Jesse Draper Silicon Valley roots

Friday, January 18, 2013
In Silicon Valley, Jesse Draper's lineage is almost unparalleled. Her father is Tim Draper, a partner at Draper Fisher Jurvetson on Menlo Park's Sand Hill Road, a corridor known as the center of West Coast tech investment. Her grandfather and great-grandfather were venture capitalists, too.
Jesse Draper Silicon Valley roots
But the 28-year-old is famous in her own right, for "The Valley Girl Show," a Web TV show she created that started its fifth season this month ( Draper, no stranger to the camera, briefly played a character on a Nickelodeon series (produced by her aunt Polly Draper of "Thirtysomething" fame). "The Valley Girl Show" combines informative chats with a dash of irreverence, drawing on a culture in which tech workers try not to take themselves too seriously.
In earlier seasons, Draper is the first to admit, the show was a bit rough around the edges. Some of her guests - Scott McNealy, founder of Sun Microsystems; Barry Schuler, former chairman of AOL Interactive Services; and Heidi Roizen, a former vice president at Apple - may have been unprepared for her set, with its bright pink walls, couches and chairs, and the floral leis they were asked to wear while being interviewed.
Draper is seen bounding around the Stanford campus in a pink tutu, while a voice-over proclaims "Valley Girl!" in a tone that is meant to be a spoof on the vapid, ditzy Southern California Valley Girl stereotype.
Today, the show is more polished, and Draper has expanded her pool of interviewees to include not only the founders of the latest innovative companies (Hosain Rahman of Jawbone, Sabeer Bhatia of Hotmail and Tony Hsieh of Zappos) but also other famous figures, such as former Supreme Court Justice Sandra Day O'Connor, former Los Angeles Mayor Dick Riordan, and former heavyweight boxing champion Mike Tyson.
In 2013, her 40 new episodes will focus on technology and the fashion industry. Each episode runs about 15 minutes and garners 2 million views, thanks to partnerships she has forged with closed-circuit TV screens at airports, hospitals, chain restaurants, Roku and Boxee TV, and may soon be seen on in-flight screens on a major airline.
Draper, no airhead, can claim to be a Valley Girl two times over, splitting her time between Los Angeles and Atherton. Recently, she shared some of her choice hangouts with SFiS Style. They're, like, totally awesome.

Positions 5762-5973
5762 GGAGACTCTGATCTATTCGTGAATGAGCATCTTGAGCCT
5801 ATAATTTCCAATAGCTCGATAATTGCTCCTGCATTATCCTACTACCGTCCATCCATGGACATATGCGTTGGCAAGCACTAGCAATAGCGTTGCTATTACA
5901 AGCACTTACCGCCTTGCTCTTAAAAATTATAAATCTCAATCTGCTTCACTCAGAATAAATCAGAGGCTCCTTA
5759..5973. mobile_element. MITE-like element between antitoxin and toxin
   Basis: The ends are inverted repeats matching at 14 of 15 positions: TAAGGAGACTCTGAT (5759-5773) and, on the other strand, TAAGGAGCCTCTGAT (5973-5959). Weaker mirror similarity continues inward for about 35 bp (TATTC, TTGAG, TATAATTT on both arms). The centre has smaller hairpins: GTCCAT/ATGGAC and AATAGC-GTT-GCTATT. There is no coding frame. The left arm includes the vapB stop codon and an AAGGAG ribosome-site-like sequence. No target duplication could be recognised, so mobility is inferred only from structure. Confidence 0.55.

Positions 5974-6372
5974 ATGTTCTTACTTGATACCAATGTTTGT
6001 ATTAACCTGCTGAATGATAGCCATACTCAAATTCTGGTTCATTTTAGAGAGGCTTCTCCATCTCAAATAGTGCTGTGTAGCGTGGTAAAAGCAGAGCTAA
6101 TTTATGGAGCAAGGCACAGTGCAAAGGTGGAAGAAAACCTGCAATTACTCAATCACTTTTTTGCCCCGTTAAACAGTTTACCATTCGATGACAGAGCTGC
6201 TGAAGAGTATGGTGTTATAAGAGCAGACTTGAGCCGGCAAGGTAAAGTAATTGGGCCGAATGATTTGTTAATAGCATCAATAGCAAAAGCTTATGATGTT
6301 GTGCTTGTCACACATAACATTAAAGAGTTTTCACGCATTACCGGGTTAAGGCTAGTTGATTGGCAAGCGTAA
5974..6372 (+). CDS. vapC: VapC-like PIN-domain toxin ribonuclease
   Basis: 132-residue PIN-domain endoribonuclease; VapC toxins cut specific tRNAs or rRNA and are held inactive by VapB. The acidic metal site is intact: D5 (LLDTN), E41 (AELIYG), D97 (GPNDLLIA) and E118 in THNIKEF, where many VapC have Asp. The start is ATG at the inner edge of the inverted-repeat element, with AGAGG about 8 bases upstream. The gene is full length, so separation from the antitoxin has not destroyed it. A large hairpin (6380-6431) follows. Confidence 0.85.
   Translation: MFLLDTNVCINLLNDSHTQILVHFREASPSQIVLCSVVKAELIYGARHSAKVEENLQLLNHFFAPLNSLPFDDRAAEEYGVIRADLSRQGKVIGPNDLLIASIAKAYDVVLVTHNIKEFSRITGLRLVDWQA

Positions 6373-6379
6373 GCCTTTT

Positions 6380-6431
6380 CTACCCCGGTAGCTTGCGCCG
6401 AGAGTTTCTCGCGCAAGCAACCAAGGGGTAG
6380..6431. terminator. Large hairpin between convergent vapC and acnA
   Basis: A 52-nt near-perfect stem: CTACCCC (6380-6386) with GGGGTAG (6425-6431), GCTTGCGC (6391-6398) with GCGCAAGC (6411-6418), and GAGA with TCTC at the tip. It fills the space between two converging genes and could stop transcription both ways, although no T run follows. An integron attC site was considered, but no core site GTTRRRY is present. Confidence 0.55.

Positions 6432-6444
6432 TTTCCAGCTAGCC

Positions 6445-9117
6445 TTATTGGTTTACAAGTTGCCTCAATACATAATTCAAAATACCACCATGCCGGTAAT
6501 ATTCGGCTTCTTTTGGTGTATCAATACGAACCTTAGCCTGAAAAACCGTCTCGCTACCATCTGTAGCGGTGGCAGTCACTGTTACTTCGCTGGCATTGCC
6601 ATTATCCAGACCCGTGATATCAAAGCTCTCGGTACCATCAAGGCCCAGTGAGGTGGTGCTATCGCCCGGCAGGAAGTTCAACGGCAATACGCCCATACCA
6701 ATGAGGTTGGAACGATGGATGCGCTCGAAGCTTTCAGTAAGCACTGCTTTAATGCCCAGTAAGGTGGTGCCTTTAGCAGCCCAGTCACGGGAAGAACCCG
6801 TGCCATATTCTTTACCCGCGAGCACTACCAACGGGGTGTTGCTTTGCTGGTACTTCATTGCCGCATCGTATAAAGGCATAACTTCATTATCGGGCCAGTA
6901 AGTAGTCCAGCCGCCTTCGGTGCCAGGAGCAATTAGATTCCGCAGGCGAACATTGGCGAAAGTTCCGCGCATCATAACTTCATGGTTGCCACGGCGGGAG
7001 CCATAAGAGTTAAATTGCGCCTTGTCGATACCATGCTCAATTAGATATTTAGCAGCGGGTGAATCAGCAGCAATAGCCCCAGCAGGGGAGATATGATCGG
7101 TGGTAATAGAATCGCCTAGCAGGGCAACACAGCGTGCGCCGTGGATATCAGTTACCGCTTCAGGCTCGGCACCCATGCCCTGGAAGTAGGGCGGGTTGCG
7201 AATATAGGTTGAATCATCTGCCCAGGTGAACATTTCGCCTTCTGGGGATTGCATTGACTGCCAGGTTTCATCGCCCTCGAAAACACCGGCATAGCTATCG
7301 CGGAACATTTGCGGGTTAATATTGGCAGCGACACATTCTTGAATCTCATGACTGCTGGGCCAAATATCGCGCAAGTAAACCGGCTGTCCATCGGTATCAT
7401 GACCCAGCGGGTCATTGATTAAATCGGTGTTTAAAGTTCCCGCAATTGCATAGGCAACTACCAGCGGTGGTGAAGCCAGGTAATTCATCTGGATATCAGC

Draper's favorite spots
Head Over Heels Boutique, 887 Santa Cruz Ave., Menlo Park. "This is one of my favorite boutiques on the Peninsula. Not only do they have incredible shoes and Parisian fashions, but they have a consignment shop with designer fashions that appear to never have been worn. I regularly find treasures here! Not many people know about that side of it. ... I almost don't want to share."
Cafe Borrone, 1010 El Camino Real, Menlo Park. "Have you heard of a 'frosted mocha'? I have never had such a heavenly coffee drink; it's more of a coffee milk shake masterpiece. I usually have a healthy lunch, a frosted mocha and then peruse Kepler's Books next door to pick up some new reading material."
Dutch Goose, 3567 Alameda de las Pulgas, Menlo Park. "As far as sports bars go, this is a Silicon Valley favorite and one of the only ones around. All are welcome, from the businessmen to AYSO soccer celebrations to two girls having a glass of wine. I know how to appreciate a good cheeseburger and Dutch Goose knows how to make them with their secret sauce unlike any I've experienced. I have grown up coming here, playing in the arcade and eating deviled eggs."
Prolific Oven & Bakery, 550 Waverley St., Palo Alto. "I'm a chocoholic and was raised on this chocolate cake. I definitely stop by far too often and order their chocolate-on-chocolate cake - usually for a birthday celebration, but do you really need a reason to buy a chocolate cake? I never do."